“This week Georgetown University is informing DDOT [the District Department of Transportation], the Office of Planning and the National Park Service that we are no longer pursuing the loop road as proposed in the campus plan filed in December 2010. Instead, we have identified a new location near Harbin Hall, in the center of campus, for the bus turn around,” said University Spokeswoman Stacy Kerr.
The loop road was originally proposed [PDF] to reduce GUTS buses’ reliance on West Georgetown streets by creating a connection between the Canal and Reservoir Road entrances. However, the proposed loop road, which would have bordered Glover-Archibald Park, was vehemently opposed by Foxhall Community Citizens Association and Ward 3 Councilmember Mary Cheh, on the grounds that it would increase noise pollution in the park.
The university maintained through June that the loop road was the “only feasible means to facilitate bus turnarounds,” because, among other reasons, “it minimizes impacts on pedestrian safety by separating bus traffic from high-volume areas of pedestrian activity at the center of campus, and provides safe areas for pedestrian travel and queuing near bus stops.”
However, according to Kerr, “Throughout this process, our goal was to balance the interests of our neighbors with the needs of the University. We looked for alternatives that would meet our goals of pedestrian safety and walkways and centralizing buses in the middle of campus of campus, away from neighborhood streets. The Harbin location meets those goals. It will allow improved access to the center of campus for our faculty, staff and students in a way that also improves pedestrian walkways and addresses pedestrian safety concerns. And it responds affirmatively to the interests of all of our neighbors.”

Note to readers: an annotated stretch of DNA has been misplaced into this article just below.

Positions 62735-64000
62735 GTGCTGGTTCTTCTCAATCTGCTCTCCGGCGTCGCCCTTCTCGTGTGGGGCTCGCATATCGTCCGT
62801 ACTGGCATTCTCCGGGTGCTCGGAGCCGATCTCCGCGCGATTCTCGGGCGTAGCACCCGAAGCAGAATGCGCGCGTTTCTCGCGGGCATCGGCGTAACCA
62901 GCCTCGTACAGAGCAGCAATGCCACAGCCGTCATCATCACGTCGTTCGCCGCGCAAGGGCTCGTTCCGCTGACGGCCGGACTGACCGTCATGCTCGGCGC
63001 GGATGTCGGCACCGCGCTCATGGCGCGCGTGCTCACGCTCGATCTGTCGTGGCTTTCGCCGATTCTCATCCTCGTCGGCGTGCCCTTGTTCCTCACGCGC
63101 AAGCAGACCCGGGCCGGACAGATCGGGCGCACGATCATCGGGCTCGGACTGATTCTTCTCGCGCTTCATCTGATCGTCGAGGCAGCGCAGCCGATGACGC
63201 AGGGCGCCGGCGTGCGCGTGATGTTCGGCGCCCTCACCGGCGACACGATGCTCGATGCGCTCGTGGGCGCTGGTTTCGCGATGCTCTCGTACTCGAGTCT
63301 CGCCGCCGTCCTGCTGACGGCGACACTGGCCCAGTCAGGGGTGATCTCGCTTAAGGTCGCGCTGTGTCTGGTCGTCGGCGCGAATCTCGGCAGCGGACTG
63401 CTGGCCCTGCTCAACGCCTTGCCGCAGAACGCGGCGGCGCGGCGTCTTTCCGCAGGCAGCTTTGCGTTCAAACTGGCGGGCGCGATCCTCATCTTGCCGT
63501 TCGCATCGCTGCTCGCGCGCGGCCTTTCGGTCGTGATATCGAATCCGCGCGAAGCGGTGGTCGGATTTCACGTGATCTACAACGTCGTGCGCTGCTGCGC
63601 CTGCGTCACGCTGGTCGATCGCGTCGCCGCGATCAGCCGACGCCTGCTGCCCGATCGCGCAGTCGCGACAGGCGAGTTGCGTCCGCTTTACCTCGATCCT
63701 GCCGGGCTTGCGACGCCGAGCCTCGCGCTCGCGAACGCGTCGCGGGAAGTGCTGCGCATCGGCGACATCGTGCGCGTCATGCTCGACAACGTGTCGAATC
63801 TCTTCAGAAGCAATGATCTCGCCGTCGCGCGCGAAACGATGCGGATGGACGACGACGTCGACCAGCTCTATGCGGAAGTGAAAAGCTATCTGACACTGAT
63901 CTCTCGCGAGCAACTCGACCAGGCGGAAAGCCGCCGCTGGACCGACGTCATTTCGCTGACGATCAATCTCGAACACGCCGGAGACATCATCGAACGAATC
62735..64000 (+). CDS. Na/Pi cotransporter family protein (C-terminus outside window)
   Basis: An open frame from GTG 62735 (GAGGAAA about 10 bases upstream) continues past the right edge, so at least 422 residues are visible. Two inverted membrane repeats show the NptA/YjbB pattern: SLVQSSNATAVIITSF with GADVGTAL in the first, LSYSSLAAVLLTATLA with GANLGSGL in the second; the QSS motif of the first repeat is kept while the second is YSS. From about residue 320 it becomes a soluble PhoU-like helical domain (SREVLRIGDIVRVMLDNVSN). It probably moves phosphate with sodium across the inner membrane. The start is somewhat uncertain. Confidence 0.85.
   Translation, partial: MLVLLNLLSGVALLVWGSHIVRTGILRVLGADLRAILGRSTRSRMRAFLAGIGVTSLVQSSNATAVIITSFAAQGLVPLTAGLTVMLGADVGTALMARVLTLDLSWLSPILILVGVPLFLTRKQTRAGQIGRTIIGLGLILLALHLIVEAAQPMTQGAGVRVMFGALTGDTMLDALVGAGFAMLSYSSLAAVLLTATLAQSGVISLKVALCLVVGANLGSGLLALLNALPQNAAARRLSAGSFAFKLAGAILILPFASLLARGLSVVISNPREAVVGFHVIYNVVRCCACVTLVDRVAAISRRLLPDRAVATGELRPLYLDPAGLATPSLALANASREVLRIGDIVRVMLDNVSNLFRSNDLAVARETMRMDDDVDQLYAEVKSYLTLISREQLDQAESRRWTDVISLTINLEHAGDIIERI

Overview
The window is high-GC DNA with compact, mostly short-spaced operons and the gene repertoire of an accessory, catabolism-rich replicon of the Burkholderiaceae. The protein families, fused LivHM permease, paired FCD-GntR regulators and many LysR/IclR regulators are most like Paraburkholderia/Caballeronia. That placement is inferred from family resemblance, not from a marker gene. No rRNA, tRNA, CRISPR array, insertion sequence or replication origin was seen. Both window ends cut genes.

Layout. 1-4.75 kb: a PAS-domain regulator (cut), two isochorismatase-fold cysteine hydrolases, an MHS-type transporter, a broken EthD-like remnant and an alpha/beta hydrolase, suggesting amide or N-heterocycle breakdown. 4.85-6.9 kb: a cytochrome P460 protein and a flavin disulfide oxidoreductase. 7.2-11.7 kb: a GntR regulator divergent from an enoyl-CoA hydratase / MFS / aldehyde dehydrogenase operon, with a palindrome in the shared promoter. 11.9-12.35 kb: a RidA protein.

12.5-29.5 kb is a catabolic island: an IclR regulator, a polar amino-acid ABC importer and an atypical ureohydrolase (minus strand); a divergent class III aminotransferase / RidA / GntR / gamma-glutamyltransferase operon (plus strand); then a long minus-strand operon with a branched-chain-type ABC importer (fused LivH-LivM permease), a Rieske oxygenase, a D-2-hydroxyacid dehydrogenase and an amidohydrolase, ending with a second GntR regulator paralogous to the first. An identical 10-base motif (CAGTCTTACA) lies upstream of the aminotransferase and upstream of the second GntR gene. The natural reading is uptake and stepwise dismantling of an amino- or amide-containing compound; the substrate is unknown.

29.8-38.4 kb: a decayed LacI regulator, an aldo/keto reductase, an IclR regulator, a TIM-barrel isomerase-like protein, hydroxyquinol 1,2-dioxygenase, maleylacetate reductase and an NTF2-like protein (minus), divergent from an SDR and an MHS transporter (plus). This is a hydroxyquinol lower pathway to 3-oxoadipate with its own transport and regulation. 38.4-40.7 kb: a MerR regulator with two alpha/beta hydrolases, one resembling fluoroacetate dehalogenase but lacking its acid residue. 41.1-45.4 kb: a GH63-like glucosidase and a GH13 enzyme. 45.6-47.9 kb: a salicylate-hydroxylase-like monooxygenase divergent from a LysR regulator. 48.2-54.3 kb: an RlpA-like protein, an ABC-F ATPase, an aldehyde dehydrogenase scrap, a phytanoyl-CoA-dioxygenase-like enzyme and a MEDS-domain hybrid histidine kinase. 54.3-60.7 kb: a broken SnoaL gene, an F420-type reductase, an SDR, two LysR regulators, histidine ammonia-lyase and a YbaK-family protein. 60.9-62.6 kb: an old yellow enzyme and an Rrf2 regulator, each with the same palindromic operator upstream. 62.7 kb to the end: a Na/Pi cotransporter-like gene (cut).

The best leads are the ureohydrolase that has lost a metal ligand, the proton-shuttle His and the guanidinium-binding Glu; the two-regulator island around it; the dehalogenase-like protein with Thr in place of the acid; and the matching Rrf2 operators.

The university hasn’t released any details of the plan yet, but we at Vox speculate that it will be modeled after one of the original drawings of Tondorf-post science center (there is a small loop between Harbin and the new science center).
Our friends at GM speculate that the university will use this to discount the Foxhall testimonies and submissions. This is part of an ongoing strategy of conceding to the neighbors rather than trying to win them over (God knows that’ll never happen), and at the same time appearing community-oriented to the Zoning Commission.
In response to community groups and DDOT, the university has already increased the number of reimbursable details in Georgetown, added an M Street shuttle, removed the planned realignment of 38th st., removed the request for left turns onto Canal street in the morning, agreed to a voluntary enrollment cap, and promised 250 more beds on campus.
The next Zoning Commission hearing is on November 17, and in the meantime the university and DDOT are further analyzing traffic issues around campus.